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Competitiveness, complexity and financial executives ... intertwined.

I replace my automobile approximately every three years. Recently, after examining alternatives, I leased the same model for the fifth time. I am obviously a happy customer. I believe strongly in Peter Drucker's theories regarding the purpose of a business and how it should be managed.


In essence, business is about satisfying a customer's need. I declared quickly, upon accepting the Chief Executive Officer position at FEI, that I would take the customer/member satisfaction approach to running the business side of the organization. Consequently, I am focusing on new products and services to expand membership and increase member satisfaction.

In addition to the business side of FEI, providing member and chapter services, we manage the significant professional issues and socio-economic contributions we make as a not-for-profit organization. Indeed, as part of their initial mission, our founders included the idea of working with the government to improve the general economy.

U.S. competitiveness offers a good example. I represented FEI at a very prestigious dinner and conference in Washington, D.C., organized by Secretary of Treasury Paulson on that subject. Clearly, FEI is actively participating in efforts to deal with the major issues facing financial executives, and high on that list is complexity.

In May, I attended and participated in two conferences addressing financial reporting. In addition, I attended a meeting at the Securities and Exchange Commission related to the emerging issue of financial reporting using eXtensible Business Reporting Language (XBRL).

At the conferences, my presentations covered the issue of complexity of financial reporting. I also spoke about FEI's position on the competitiveness of U.S. capital markets. While preparing for this discussion, making presentations and listening to other speakers on these subjects, I began to see just how interconnected the issues of competitiveness and complexity are for financial executives.

The use of XBRL-tagged financial reports will greatly improve their value for analysis. However, there is a cost, especially during the initial implementation period. This initiative also draws on already strained resources dedicated to financial reporting.

Regarding complexity of financial reporting, FEI has taken a leadership position by offering a four-point program to ensure the competitiveness of U.S. capital markets (the program can be found at, under "financial reporting"). Our position paper has been referenced in leading business journals and used in interviews by The New York Times. In addition, our call for a blue-ribbon panel to study the issue of complexity has been gaining momentum (for more on this subject, see "Washington Insights" in the May issue).

Another challenge we face reflects a different form of complexity: the diversity of our members and related constituencies. Since the founding of FEI more than 75 years ago, the roles of financial executives have continued to grow. Driven by expanding business functions, large corporations now have multiple levels of financial executives addressing their business. Essentially, the controller position that was the key customer for the original FEI has grown, both up and down the organization chart.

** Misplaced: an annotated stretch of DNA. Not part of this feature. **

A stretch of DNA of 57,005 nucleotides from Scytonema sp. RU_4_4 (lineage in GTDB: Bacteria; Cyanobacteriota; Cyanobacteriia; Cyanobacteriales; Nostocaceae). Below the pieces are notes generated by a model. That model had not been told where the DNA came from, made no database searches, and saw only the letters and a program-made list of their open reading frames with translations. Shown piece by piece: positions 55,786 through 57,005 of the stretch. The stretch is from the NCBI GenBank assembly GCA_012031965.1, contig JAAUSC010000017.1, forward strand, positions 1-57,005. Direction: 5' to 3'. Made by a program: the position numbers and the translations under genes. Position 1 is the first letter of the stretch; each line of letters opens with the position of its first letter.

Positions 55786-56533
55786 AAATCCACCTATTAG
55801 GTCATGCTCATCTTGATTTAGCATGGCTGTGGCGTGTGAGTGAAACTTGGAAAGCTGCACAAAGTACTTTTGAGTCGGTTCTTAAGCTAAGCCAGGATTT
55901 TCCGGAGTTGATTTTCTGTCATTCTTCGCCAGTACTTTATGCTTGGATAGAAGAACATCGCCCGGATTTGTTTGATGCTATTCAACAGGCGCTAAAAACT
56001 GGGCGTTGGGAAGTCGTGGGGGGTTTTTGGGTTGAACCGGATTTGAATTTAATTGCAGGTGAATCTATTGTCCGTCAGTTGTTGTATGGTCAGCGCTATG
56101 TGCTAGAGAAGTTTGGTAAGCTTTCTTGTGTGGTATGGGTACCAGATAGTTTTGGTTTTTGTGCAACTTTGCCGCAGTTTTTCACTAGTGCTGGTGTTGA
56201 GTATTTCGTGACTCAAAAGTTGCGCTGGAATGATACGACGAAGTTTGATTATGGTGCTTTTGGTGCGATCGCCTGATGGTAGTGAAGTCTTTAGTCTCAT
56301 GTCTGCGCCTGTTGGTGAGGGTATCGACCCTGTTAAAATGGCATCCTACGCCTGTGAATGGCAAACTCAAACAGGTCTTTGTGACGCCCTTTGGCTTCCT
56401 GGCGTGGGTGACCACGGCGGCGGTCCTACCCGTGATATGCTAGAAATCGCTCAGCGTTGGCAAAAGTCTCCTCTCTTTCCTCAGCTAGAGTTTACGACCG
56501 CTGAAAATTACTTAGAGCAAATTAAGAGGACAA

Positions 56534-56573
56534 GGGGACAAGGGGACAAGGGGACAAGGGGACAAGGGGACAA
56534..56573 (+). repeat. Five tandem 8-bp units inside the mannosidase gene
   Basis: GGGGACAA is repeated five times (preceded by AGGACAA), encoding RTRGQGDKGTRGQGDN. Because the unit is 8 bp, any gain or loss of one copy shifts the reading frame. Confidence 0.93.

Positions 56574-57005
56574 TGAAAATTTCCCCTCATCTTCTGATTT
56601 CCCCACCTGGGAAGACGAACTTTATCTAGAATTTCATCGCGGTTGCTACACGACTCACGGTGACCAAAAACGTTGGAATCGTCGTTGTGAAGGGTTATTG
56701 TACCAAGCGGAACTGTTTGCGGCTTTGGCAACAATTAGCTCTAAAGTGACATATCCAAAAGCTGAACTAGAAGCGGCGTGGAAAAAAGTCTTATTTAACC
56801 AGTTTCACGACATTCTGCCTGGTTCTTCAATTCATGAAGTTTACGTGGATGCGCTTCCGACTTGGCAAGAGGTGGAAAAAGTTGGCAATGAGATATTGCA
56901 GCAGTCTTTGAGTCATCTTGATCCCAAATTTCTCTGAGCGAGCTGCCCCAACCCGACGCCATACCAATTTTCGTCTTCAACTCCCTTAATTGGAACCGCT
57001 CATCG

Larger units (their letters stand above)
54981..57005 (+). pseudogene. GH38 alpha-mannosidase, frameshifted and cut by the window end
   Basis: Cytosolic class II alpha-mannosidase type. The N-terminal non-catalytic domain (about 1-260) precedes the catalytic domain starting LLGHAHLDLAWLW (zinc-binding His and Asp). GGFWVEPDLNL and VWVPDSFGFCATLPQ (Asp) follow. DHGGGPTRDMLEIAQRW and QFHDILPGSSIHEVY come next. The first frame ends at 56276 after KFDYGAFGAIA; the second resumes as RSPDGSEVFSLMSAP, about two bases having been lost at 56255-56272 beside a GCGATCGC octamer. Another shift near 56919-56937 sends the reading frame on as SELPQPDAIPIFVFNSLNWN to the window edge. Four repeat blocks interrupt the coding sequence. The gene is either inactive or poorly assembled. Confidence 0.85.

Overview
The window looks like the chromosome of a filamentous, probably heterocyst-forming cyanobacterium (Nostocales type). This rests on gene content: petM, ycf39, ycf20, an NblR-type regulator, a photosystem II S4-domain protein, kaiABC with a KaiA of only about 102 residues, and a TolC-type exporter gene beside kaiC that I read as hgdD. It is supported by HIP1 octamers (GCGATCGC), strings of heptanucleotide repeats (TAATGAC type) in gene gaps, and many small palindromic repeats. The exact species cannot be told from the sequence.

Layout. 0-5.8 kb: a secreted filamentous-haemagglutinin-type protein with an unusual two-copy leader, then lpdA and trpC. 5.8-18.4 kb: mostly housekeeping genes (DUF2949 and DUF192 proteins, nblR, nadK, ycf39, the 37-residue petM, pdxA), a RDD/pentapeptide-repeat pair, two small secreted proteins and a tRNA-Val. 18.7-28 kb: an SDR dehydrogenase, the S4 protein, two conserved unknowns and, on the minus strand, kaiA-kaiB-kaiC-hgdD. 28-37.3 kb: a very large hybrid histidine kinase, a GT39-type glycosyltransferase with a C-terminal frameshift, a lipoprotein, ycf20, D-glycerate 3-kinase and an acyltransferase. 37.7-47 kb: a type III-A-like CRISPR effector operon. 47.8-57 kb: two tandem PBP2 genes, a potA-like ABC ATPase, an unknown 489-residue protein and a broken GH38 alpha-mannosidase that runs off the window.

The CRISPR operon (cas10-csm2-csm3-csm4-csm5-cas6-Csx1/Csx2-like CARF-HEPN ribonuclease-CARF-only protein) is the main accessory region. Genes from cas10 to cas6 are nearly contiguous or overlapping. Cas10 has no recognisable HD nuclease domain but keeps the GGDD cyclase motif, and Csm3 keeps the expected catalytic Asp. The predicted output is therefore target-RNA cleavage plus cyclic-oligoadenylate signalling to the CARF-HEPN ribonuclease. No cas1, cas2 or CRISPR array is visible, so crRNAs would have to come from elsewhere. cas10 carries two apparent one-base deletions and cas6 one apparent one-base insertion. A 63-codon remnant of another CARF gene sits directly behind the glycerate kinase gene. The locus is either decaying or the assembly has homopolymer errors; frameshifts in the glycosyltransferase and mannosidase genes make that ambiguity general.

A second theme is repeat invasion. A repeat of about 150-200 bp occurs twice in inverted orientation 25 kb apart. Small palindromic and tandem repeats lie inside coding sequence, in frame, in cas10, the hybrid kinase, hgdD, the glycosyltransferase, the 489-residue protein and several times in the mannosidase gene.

Controllers are supported now by specialists in financial reporting, financial systems technology experts, consolidation experts and others. Furthermore, the complexity of business has transformed the CFO position into that of strategic partner to the CEO, and overall chief manager of financial and other business functions. This is quite a different landscape than existed in FEI's formative years.

The expansion of the term "financial executive" is leading to a broader focus at FEI to address their varied issues and needs. For example, while complexity in financial reporting may require more staff for the controller's function, it adds to the serious issue of competition for the strategic CFO. FEI is well-positioned to reach out to these various financial executive levels and to provide diverse input through our network of relationships with standard-setters, regulators and other groups affecting American business.

For our smaller company members, and, indeed, small U.S. businesses in general, the issues of complexity are much more intertwined and, I believe, critical. Complexity for smaller companies with smaller financial staffs has a greater impact on the business. There, the CFO may be wearing many of the hats that are divided among separate departments in larger companies. Consequently, facing a new financial reporting standard, running a few hundred pages, can become a major distraction from participating in operating the business.

Needless to say, that can be a significant competitive issue. Here, too, FEI is quite involved in the discussions with regard to smaller companies, much of that through our participation on FASB's Small Business Advisory Committee.

As you can see, the issues of complexity of financial reporting are subsets of the macro issues of overall business complexity and the competitiveness of American business, as well as our capital markets. These won't be easy issues to resolve, but FEI will have a say in whatever happens.
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Title Annotation:president's page
Author:Cangemi, Michael P.
Publication:Financial Executive
Date:Jun 1, 2007
Previous Article:Lisa McAlister.
Next Article:Editor's page.

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